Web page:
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Pakistan assures IMF to impose Rs436bn more taxes, Rs5 levy monthly on petroleum

ISLAMABAD: Though, Pakistan has announced that it in a breakthrough, Pakistan and the International Monetary Fund (IMF) on Tuesday night reached an understanding on the federal budget for 2022-23, leading to revival of the extended fund facility (EFF) after authorities committed to generate Rs436 billion more taxes and increase petroleum levy gradually up to Rs50 per litre.

The understanding was reached during a meeting, held via video link, between the IMF staff mission and the Pakistani economic team, led by Finance Minister Miftah Ismail.

Acknowledging that important progress has been made over the FY23 budget, IMF Resident Representative in Pakistan, Esther Perez Ruiz told Dawn: “Discussions between the IMF staff and the authorities on policies to strengthen macroeconomic stability in the coming year continue.”

QUETTA: Activists of Anjuma n-e-Tajran-e-Balochistan hold a protest rally against rising prices of Electric and Petroleum at Bacha Khan Chowk on Wednesday.

The IMF mission will finalise monetary targets with the State Bank over the next couple of days and, in the meantime, share the draft of a Memorandum of Economic and Financial Policy (MEFP).

The MEFP would also contain certain prior actions that would be necessary for implementation before the IMF board takes up Pakistan’s case for approval and the subsequent disbursement of about $1bn next month.

“We have now locked the budget in consultation with the IMF,” Finance Minister Ismail told journalists, adding that all budget-related issues had been settled with the Fund.

The IMF is also expected to issue a statement confirming substantial progress on the fiscal framework, the two sides agreed. Top government sources said that to win over the IMF mission, the Pakistani side had agreed to start charging on all POL products a petroleum development levy which will be gradually increased by Rs5 per month to reach a maximum of Rs50.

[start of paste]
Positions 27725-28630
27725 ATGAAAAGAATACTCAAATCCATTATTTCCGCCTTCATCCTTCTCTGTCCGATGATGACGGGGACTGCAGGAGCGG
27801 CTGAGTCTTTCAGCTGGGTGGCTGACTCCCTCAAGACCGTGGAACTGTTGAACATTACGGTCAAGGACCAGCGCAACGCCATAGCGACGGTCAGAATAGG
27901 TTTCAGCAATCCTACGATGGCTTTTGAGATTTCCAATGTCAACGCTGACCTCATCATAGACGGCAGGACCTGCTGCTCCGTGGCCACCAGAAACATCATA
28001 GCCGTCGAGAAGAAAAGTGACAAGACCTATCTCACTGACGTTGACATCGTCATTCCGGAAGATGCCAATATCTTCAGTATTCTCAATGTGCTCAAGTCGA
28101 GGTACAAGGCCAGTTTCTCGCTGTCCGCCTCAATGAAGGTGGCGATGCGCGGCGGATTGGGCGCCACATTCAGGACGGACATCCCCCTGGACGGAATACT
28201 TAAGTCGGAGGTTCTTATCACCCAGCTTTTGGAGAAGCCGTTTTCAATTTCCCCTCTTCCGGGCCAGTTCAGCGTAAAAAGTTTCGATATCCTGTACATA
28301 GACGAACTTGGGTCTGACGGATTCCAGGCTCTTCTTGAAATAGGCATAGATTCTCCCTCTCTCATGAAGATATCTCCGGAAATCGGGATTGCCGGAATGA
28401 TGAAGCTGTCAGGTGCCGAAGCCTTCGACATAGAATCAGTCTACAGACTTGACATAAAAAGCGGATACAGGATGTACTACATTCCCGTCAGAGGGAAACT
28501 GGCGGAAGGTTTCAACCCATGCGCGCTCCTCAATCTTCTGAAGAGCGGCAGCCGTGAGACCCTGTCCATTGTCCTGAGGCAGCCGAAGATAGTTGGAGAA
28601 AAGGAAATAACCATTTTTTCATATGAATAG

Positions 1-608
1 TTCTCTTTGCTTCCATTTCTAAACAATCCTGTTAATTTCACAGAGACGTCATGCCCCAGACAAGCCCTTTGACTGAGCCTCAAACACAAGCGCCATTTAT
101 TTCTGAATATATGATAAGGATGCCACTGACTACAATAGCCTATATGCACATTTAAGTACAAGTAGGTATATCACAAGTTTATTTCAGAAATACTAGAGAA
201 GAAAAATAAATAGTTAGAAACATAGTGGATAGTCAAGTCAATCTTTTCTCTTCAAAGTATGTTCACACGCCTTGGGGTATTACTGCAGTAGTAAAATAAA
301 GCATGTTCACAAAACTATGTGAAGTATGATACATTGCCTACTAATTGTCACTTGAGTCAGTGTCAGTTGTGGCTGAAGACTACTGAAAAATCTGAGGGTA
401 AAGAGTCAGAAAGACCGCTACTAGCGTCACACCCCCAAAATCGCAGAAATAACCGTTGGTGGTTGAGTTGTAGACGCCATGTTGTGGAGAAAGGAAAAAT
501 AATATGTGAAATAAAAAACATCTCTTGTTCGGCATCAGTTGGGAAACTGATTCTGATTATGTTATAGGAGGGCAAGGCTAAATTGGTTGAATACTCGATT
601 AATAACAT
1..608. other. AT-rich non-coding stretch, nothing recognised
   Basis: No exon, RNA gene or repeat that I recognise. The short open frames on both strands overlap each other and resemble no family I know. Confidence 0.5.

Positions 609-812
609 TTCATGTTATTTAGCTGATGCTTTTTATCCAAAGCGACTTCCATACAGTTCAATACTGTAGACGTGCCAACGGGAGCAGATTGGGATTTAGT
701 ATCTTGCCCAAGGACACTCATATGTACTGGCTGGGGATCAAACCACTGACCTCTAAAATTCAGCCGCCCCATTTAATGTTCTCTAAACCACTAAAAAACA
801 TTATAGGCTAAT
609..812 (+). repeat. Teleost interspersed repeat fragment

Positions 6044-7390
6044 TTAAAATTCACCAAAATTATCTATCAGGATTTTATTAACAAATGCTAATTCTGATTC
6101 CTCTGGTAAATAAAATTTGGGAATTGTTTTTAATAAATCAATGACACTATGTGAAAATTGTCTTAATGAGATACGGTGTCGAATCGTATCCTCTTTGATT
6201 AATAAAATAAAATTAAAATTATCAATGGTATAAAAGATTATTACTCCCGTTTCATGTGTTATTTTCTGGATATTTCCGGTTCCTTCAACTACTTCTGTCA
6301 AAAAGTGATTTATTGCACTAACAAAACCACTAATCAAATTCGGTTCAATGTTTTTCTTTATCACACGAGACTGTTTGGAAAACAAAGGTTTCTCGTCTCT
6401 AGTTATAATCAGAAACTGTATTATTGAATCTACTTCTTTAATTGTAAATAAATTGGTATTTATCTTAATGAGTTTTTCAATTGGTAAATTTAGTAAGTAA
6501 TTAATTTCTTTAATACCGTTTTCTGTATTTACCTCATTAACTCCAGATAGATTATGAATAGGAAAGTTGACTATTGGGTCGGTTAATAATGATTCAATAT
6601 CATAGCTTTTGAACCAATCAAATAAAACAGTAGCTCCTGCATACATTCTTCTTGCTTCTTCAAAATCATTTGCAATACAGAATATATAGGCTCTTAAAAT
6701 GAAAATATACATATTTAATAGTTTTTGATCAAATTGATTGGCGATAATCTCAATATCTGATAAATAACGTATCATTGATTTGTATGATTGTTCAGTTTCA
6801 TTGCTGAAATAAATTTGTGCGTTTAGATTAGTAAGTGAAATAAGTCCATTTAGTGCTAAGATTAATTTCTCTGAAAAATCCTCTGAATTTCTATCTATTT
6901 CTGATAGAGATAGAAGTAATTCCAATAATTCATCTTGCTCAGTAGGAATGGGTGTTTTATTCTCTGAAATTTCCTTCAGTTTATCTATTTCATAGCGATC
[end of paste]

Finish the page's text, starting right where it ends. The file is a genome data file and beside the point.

In yet another retreat, the government also agreed to impose 1pc poverty tax on firms earning Rs150 million, 2pc on those earning Rs200m, 3pc on over Rs250m and 4pc on Rs300m above. In the original budget, the government had set a 2pc poverty tax only on those earning Rs300m and above.

The government also agreed to do away with provisions for additional salaries and pensions, for which Rs200bn had been set aside as block allocation. Instead, a separate allocation of contingencies had been made but that would be strictly meant for emergencies likes floods and earthquake so that amount remains unspent.

Pakistan also committed to deliver a Rs152bn primary budget surplus, which means the revenues would finance all expenditures — other than interest payments — and still leave Rs152bn surplus in the national kitty.

IMF deal still weeks away, says Tarin

PTI leader and former finance minister Shaukat Tarin said on Wednesday that a potential deal with the International Monetary Fund (IMF) for the revival of the extended fund facility (EFF) was still weeks away as he lashed out at the current coalition government for its economic policies.

Speaking to the media here, Tarin said: “We pray [an agreement is reached]. Because the country is ours and we are nothing without the country. We pray that they (government) agree on a deal [with the IMF] which does not burden the people.”

However, the former banker maintained that this was currently a work in progress. “Their (IMF’s) statement says that this is a work in progress and there has been some headway […] they are saying they will give the memorandum of economic and financial policy (MEFP) on Friday. When that has not been received, how can it be said that an agreement has been reached?”

Tarin said that the MEFP would be an extensive and detailed document, which would be deliberated upon and discussed “line by line”. Then a technical agreement is signed which goes to the IMF’s board in Washington, he said, predicting that the deal would materialise by July-end.